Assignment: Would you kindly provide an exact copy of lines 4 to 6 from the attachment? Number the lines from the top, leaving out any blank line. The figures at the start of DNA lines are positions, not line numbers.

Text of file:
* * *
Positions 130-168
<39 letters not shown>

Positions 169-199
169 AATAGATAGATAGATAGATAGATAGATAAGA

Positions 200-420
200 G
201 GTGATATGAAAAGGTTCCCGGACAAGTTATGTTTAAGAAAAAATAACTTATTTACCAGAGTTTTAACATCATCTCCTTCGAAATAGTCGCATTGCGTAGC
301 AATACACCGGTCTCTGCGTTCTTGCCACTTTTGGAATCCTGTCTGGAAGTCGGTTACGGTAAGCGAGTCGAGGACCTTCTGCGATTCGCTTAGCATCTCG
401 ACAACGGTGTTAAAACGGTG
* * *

169 AATAGATAGATAGATAGATAGATAGATAAGA

Positions 200-420
200 G